Back for a fourth edition, the new Apple Watch features ECG heart-rate tracking and a chip that is two times faster
The Apple Watch 4 is now official. Speaking on stage at the 12 September event, Jeff Williams, the company’s chief operating officer, unveiled a familiar-looking device with some interesting new tweaks underneath the surface.
First of all, as the rumours suggested, the new Apple Watch Series 4 is bigger. Thanks to slimmer, curved bezels, the screen is either 32% or 35% larger depending on whether you buy the 40mm or 44mm version. That leads to a display that can have up to eight complications for “the things you care about”, and Williams demonstrated one face with four contacts on screen for quick contact, and another with multiple timezones.
On top of this, Williams explained, the watch – powered by the fourth-generation 64-bit dual-core S4 chip – will be two times faster, and the speaker will be 50% louder. The digital crown now has haptic feedback that Williams says offers a “responsive and mechanical feel”. It maintains the swim-proofing of the previous generation.
But far more interesting than these performance improvements are the health implications. The next-generation gyroscope allows the watch to sample eight times faster. “You probably don’t know what that means,” Williams explained before revealing some interesting new abilities.
For one thing, it will allow the Apple Watch to not only track when a user falls, but how they’ve fallen. “With falls, there’s this repeatable motion pattern that happens,” Williams explains, adding the Apple Watch is now able to tell the difference between a fall, a slip and a trip. The watch will analyse wrist trajectory and acceleration, and Siri will generate an alert that can be used to call for help. If you’re motionless for a minute, Siri will get in touch with emergency contacts on your behalf.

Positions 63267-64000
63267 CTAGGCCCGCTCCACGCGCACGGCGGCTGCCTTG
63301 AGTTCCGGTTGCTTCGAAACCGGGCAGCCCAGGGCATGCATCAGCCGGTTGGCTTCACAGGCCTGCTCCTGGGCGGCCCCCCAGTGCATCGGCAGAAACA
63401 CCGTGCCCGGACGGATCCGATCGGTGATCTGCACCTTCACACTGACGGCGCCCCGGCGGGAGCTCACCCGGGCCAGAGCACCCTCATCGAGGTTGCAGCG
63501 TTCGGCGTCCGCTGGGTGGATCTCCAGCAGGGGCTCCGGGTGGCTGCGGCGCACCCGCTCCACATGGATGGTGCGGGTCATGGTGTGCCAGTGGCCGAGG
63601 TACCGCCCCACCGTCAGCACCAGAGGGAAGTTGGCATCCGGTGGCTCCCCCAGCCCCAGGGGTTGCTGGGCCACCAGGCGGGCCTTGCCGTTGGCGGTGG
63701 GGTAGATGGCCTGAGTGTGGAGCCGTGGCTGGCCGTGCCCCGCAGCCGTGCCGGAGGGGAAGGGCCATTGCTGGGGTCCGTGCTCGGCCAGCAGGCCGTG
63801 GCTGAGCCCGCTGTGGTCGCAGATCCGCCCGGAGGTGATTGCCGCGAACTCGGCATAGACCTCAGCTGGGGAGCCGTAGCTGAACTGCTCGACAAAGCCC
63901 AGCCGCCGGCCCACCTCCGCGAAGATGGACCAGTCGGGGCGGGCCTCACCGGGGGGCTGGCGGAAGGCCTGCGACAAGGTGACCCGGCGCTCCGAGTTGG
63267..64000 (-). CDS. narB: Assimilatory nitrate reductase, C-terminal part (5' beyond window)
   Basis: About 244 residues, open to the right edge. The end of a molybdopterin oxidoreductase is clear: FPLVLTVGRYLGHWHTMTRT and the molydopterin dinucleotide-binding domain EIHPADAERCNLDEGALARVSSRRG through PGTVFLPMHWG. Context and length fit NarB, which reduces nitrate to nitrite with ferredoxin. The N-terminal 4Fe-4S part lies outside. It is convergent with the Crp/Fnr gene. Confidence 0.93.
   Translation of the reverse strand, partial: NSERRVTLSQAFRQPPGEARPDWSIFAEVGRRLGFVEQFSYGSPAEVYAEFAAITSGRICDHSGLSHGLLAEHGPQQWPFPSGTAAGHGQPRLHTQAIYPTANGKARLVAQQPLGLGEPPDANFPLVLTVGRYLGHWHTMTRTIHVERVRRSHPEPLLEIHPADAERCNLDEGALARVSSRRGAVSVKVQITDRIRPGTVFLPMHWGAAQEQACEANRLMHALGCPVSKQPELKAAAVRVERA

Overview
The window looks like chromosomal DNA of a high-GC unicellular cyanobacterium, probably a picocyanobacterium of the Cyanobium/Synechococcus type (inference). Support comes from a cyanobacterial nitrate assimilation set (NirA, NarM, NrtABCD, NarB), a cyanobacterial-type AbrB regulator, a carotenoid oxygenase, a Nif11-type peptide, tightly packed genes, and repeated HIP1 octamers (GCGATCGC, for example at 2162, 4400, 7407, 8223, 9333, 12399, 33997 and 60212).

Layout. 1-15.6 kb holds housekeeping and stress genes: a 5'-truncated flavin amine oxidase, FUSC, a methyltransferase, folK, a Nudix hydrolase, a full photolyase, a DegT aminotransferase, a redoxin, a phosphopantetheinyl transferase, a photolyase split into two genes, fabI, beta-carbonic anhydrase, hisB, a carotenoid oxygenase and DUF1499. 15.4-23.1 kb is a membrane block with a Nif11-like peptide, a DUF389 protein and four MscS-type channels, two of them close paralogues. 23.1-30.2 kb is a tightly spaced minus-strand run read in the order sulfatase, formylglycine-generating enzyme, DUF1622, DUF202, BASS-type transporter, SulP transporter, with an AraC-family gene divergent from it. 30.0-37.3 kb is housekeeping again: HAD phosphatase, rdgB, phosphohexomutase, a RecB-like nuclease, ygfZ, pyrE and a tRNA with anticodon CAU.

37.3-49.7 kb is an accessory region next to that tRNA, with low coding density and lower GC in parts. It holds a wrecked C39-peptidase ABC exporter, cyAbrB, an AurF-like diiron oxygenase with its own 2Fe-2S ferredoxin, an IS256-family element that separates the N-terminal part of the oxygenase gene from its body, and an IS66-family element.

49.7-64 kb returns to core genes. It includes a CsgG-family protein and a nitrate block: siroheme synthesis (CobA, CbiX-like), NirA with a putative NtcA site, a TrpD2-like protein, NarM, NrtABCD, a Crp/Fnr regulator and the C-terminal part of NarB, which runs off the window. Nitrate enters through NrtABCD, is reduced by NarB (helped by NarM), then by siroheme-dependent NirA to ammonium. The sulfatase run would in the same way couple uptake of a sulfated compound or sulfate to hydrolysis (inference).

It’s “a feature we hope you’ll never need, but we’re glad it’s there,” concluded Williams.
He then went on to describe three new heart features, which expand the Apple Watch’s health functions. It will send a notification if it detects a low heart rate, and can screen your heart rhythm in order to detect atrial fibrillations. If it finds anything abnormal, you’ll be alerted so you can quickly get a medical second opinion.
More importantly, the Apple Watch Series 4 is the first consumer device to contain electrodes for an EKG, which you can take at any time simply by placing a finger on the digital crown for 30 seconds. It classes sinus rhythm and atrial fibrillation, compiling a PDF in HealthKit that you can easily share with your doctor. Impressively, this is FDA-approved.
The health functionality will be available to American customers later this year, and the company is “working hard” to bring them to the rest of the world in time.
Williams added that the Apple Watch Series 4 will start at $399 for the GPS version and $499 for the edition with cellular connectivity. In the UK, EE will be joined by Vodafone in offering cellular data, and the Apple Store is showing a direct dollar to pound conversion: so £399 and £499.
The pricing of the Series 4 will also see a price drop for the Series 3 – now starting at £279 from today. As for the new version, the Apple Watch Series 4 will be available for preorder on Friday 14 September, and go on sale a week later on the 21st.